“When the pope goes to Cuba in September,” Castro said, “I promise to go to all his Masses, and with satisfaction.” He added that he had “always studied at Jesuit schools” — an allusion to the time before the revolution that brought his brother to power in 1959.

Warming relations between Havana and the Vatican demonstrate a broader trend of reconciliation between the once-hostile ideologies, which has accelerated under social welfare-minded Francis.

The basic principles behind Communism and Catholicism have been fundamentally at odds ever since Karl Marx famously wrote that religion is “the opiate of the masses.” Antipathy arguably reached its height with the Vatican’s 1949 “Decree against Communism,” which excommunicated all Catholics involved with communist groups. It continued with Pope John XXIII’s endorsement of democracy over other forms of government in 1963, and Pope Paul VI’s condemnation of “atheistic communism” as chief among “such ideologies as deny God and oppress the Church.” Later, many credited Pope John Paul II with helping speed the fall of communism in his native Poland, where Catholic churches served as centers of political opposition.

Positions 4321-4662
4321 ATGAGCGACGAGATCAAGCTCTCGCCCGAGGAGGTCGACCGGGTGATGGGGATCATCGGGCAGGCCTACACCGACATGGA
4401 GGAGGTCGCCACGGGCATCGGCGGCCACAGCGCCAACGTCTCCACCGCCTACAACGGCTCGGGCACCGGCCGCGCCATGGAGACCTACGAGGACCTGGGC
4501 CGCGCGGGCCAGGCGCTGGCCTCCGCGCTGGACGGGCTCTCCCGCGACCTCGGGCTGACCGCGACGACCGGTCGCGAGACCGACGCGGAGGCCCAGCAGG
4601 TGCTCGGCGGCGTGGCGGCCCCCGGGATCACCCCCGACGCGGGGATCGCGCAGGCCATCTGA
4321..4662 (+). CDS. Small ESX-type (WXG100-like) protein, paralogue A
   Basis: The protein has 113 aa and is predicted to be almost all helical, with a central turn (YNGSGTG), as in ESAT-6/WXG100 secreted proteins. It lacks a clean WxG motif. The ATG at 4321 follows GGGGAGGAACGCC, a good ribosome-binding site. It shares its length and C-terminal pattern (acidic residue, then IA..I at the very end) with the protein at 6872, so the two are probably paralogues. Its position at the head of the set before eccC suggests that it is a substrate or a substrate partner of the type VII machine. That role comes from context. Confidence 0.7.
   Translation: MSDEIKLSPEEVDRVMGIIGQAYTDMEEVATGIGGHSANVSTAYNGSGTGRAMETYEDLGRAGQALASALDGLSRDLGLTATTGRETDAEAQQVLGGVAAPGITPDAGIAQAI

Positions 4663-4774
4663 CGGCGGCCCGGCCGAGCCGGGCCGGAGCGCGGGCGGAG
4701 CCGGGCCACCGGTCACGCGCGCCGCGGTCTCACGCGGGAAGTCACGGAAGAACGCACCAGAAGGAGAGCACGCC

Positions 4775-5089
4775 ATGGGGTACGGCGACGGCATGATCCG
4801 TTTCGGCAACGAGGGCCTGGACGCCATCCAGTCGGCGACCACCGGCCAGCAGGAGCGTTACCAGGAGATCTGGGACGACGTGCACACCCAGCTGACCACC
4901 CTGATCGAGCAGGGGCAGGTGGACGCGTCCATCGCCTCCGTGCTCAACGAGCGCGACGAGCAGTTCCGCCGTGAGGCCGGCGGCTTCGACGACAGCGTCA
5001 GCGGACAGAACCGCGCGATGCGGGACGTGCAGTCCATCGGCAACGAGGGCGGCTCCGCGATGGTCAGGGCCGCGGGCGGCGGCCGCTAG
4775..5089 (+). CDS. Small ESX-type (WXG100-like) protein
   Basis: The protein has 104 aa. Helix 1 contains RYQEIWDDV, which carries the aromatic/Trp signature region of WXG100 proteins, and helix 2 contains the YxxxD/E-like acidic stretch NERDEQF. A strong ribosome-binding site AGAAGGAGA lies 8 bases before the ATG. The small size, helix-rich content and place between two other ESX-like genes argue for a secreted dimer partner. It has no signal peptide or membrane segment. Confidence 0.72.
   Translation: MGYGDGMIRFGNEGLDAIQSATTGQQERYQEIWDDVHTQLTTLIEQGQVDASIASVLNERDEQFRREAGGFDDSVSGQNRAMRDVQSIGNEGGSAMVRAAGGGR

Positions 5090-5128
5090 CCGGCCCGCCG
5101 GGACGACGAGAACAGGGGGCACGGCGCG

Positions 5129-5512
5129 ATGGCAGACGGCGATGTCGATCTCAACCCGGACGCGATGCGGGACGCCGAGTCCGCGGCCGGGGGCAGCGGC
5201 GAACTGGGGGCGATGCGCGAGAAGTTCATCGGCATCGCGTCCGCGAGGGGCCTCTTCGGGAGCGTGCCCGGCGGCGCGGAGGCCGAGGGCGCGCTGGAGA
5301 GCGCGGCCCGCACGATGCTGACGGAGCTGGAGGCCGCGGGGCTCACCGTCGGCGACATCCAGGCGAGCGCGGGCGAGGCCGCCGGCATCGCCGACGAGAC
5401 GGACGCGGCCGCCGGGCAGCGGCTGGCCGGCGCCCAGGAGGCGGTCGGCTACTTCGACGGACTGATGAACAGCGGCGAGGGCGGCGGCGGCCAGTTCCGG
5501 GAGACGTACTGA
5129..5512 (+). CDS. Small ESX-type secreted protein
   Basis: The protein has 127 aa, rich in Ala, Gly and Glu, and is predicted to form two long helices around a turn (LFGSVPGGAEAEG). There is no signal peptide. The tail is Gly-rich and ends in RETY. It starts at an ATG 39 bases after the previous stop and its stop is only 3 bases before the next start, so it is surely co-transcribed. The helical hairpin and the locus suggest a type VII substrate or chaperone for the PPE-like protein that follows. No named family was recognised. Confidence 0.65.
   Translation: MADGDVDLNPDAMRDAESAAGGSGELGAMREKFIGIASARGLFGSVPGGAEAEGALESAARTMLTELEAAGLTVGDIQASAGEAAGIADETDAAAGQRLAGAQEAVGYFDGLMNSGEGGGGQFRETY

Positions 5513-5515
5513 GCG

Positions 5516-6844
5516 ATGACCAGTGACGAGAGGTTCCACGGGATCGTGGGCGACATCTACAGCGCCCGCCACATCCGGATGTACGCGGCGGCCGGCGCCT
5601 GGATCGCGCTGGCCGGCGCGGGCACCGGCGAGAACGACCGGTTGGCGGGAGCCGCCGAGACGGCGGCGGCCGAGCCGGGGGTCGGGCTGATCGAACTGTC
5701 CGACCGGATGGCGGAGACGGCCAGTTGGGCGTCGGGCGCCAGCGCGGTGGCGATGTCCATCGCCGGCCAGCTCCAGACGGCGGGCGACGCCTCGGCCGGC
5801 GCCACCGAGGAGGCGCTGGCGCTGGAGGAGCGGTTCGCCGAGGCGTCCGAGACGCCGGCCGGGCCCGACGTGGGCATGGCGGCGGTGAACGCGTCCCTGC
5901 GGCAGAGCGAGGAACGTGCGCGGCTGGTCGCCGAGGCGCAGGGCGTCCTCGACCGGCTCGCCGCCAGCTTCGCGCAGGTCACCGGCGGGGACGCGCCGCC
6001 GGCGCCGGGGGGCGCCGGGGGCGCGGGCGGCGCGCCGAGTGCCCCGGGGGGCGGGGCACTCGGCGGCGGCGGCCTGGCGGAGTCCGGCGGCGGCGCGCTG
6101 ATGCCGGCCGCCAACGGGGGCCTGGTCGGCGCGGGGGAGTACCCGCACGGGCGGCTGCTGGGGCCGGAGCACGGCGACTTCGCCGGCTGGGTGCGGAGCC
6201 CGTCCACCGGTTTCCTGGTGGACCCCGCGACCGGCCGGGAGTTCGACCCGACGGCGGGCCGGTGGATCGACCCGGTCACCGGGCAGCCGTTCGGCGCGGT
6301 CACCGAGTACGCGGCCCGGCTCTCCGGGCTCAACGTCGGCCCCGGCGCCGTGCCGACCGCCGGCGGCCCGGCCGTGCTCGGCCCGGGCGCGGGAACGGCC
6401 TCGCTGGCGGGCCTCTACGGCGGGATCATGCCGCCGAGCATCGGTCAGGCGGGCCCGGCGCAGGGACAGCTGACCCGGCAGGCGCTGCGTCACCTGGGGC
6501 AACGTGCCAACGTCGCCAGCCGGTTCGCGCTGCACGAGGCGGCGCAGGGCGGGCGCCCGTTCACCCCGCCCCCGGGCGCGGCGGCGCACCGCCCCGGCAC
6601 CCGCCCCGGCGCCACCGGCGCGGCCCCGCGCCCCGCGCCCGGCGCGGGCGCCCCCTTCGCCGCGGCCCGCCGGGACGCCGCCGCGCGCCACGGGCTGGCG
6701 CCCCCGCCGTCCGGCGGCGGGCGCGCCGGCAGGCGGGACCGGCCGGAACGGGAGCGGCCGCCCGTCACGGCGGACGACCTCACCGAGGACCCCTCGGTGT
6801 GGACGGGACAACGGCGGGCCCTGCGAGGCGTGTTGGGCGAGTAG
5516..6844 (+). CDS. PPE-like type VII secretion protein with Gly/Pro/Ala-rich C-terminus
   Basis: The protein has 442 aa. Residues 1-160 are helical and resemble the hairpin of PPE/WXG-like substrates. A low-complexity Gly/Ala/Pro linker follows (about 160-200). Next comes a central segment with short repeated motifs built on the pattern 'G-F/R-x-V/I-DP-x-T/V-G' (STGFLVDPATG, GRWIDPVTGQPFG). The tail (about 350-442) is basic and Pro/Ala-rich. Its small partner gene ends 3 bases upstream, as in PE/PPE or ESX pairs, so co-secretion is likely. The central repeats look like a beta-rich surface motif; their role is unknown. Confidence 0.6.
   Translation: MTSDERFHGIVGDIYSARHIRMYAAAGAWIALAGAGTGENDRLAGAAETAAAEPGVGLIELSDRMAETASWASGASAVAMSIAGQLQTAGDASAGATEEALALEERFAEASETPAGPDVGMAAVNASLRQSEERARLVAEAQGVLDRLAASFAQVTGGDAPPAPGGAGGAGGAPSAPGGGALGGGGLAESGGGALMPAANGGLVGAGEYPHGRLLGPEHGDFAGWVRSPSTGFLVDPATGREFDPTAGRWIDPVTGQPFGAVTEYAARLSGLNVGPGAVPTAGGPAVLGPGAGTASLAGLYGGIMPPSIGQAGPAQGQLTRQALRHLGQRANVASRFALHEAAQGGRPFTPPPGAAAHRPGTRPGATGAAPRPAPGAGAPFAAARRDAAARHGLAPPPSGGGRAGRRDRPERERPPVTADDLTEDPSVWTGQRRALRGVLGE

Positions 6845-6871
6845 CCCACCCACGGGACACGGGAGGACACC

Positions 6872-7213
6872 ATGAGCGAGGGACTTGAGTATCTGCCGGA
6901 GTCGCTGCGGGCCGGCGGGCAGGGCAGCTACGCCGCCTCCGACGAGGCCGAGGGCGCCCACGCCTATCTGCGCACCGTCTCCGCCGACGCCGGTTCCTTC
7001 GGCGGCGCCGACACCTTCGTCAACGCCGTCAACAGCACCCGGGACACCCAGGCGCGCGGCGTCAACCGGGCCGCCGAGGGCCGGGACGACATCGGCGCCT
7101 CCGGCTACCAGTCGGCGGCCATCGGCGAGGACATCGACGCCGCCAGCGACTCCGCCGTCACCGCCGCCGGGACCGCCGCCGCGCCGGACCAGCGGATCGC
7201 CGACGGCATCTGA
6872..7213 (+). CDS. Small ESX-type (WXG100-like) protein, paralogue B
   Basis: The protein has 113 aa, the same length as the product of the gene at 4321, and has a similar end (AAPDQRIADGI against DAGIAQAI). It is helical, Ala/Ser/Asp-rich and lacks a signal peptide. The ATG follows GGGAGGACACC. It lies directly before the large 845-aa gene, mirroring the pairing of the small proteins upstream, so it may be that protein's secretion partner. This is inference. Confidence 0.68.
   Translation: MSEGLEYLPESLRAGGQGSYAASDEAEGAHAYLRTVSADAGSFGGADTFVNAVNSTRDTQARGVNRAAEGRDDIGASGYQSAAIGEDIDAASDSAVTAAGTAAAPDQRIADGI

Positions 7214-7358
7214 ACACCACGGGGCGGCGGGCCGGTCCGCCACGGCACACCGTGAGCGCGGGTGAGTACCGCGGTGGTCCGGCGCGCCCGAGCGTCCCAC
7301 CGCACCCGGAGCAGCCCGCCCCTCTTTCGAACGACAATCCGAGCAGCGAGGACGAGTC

More recently, and particularly with Francis’s emphasis on egalitarianism and fighting poverty, the two ideologies’ goals, at least as preached by Francis and the Castros, have started to sound more similar. After the Cold War ended, Cuba  lifted restrictions on Catholic practice, allowed Catholics to join the Communist Party, and removed its constitution’s declaration of atheism. Catholics – nominally about 60 percent of Cuba’s population — no longer have to practice in secret, although many who’ve been baptized don’t practice regularly.